National Center for Healthcare Leadership Board of Directors 2001-2004

Officers*

Gail L. Warden, M.H.A.
Chair

David J. Fine, M.H.A.
Vice Chair and Secretary

William E. Moeller
Treasurer

Marie E. Sinioris, M.P.H.
President and CEO

Board of Directors
Diane P. Appleyard, M.A.

Healthcare Research Development Institute

G. Ross Baker, Ph.D.
University of Toronto

Brenita Crawford, M.H.A.
Regional Medical Center

Jeptha W. Dalston, Ph.D.
Association of University Programs in Health Administration/Accrediting Commission on Education for Health Services Administration

Lloyd H. Dean, M.A.
Catholic Healthcare West

Michael J. Dowling, M.S.
North Shore Long Island Jewish Health System

William M. Dwyer, M.B.A.
Cerner Corporation

Leo F. Greenawalt, J.D.
Washington State Hospital Association

Richard P. Gustafson, M.B.A.
Heidrick and Struggles

David C. Leach, M.D.
Accreditation Council for Graduate Medical Education
Stephen F. Loebs, Ph.D.
Ohio State University

Gary A. Mecklenburg, M.B.A.
Northwestern Memorial HealthCare

Lee H. Perlman, M.B.A.
GNYHA Ventures

Janet E. Porter, Ph.D.
University of North Carolina at Chapel Hill

Catherine J. Robbins, M.B.A.
Brandeis University

Marla E. Salmon, Sc.D.
Emory University

Mary E. Schmidt
Baxter Healthcare Corporation

Steve Shortell, Ph.D.
University of California, Berkeley

Liaison Board Members
Howard Berman, M.H.A.

Lifetime Health Care Companies

Maureen A. Bisognano, M.S.
Institute for Healthcare Improvement

Janet M. Corrigan, Ph.D.
National Committee on Quality Health Care

Nancy-Ann DeParle, J.D.
University of Pennsylvania

Jack C. Ebeler, M.P.A.
Alliance Community of Health Plans

Scott P. Serota
Blue Cross & Blue Shield Association

Senior Advisor to the Board
John R. Griffith

University of Michigan

*Current Officers


Appendix 7

Details on Project Activities

Two research studies undertook to understand the supply of qualified and demographically diverse individuals in health care management:

  • Stephen Loebs, Ph.D., conducted a national survey to determine factors affecting entry to the health management field. (Loebs S. "A Study of the Decision Factors for Careers in Health Administration," Journal of Health Administration Education, 21(4): 485–528, 2004).
  • Janet Dreaschlin, Ph.D., conducted a literature review of barriers to the advancement of women and minorities and an evaluation of best practices. (Dreachslin JL and Curtis EF. "Study of Factors Affecting the Career Advancement of Women and Racially/Ethnically Diverse Individuals in Healthcare Management," Journal of Health Administration Education, 21(4): 441–484, 2004.)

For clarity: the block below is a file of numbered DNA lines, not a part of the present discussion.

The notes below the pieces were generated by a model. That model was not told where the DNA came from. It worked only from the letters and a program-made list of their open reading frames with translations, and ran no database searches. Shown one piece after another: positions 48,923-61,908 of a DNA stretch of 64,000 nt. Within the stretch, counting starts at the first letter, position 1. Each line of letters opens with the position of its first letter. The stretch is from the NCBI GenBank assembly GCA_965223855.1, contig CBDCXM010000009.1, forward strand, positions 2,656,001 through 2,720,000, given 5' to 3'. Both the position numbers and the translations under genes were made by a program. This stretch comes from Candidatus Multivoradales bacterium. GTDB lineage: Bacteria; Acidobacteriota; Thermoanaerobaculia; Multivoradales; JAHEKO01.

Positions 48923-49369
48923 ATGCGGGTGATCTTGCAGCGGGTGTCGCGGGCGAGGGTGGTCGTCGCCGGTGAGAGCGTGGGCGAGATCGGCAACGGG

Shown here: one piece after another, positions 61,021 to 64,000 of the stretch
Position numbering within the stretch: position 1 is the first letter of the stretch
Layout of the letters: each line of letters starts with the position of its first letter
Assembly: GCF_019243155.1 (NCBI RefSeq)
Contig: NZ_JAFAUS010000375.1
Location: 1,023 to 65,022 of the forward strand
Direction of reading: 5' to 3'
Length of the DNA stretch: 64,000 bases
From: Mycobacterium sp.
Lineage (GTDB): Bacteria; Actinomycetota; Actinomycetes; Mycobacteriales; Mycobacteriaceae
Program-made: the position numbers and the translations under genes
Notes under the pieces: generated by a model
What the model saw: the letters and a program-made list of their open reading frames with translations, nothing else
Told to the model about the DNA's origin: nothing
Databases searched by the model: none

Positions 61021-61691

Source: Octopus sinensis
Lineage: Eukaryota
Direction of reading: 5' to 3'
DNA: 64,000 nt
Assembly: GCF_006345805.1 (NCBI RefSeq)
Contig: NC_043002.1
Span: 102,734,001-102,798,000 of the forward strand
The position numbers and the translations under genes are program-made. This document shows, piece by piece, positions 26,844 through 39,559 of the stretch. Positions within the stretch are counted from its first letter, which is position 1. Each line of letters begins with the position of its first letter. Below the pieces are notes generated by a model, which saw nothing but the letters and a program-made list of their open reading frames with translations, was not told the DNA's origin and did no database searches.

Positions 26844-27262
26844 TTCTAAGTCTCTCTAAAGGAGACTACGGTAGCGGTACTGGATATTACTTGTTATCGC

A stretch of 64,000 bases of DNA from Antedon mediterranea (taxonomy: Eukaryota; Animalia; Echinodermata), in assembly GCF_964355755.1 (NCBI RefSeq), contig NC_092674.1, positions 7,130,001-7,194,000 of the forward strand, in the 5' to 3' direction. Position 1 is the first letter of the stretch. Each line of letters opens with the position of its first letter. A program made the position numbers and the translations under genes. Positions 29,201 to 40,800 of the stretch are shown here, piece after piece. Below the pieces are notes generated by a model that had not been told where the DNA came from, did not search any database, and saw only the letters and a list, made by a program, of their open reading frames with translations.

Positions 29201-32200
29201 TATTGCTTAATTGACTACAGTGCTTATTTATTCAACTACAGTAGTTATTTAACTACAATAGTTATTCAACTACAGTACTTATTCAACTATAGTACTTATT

Two national studies supported the work of a Blue Ribbon Task Force on Accreditation, which worked jointly with the Commission on Accreditation of Healthcare Management Education.

  • Eugene Schneller, Ph.D., conducted a study to examine various accreditation models and identify progressive accreditation practices. (Andersen R, Howard CC and Schneller E. "Contemporary Models for Accreditation: Lessons for Health Administration Accreditation." Journal of Health Administration Education, 21(2): 185–226, 2004.)
  • Sherril Gelmon, Dr.P.H., M.H.S., conducted a study to assess stakeholder satisfaction and their expectations regarding accreditation. (Gelmon SB. "Stakeholder Satisfaction with the Accreditation Process," Journal of Health Administration Education, 21(2): 241–268, 2004.)

Activities as part of the process of creating the Graduate Health Management Education Demonstration Project included:

  • Conducted a comprehensive review of literature regarding best practices in graduate or executive competency-based education and evaluation. Staff identified approximately 100 peer-reviewed journal articles addressing the topic. A review committee selected 43 of these which were abstracted in detail for a resource guide for potential faculty.
  • Conducted a second literature review, which they used as the basis of a 40-page Faculty Reference Manual for each site. Curriculum Mapping: Specification of Learning Objectives, Learning Methods Inventory, and Assessment Methods Inventory: Faculty Reference Manual is available in hard copy. Guidebook 1: Curriculum Mapping, Analysis, and Planning, which builds on the initial faculty reference manual, is available in hard copy.
  • Worked with the Association of University Programs in Health Administration's to develop a University Competency Development Guide to serve as a comprehensive guide for faculty. The first phase of the guide includes resources and enhancements for the career-entry baseline competencies. NCHL plans a second phase for 2006.
  • Developed a portfolio of career-entry learning outcome assessment tools, to be piloted in the demonstration sites in 2006:
    • Lifelong Leadership Inventory and Feedback Report
    • Pre-and Post-Course Competency Survey (faculty and student)
    • Team Assessment
  • Developed a questionnaire to assess the impact of the demonstration project on faculty skill development. Project staff also held two workshops—in Ann Arbor, Mich., August 2004, and in Chicago, March 2005—to introduce site directors to best practices in teaching and evaluation.
  • Initiated work on creating a longitudinal database on faculty development and teaching improvement.
  • Created a master plan for implementing competency-based learning and assessment.


Appendix 8

GLOSSARY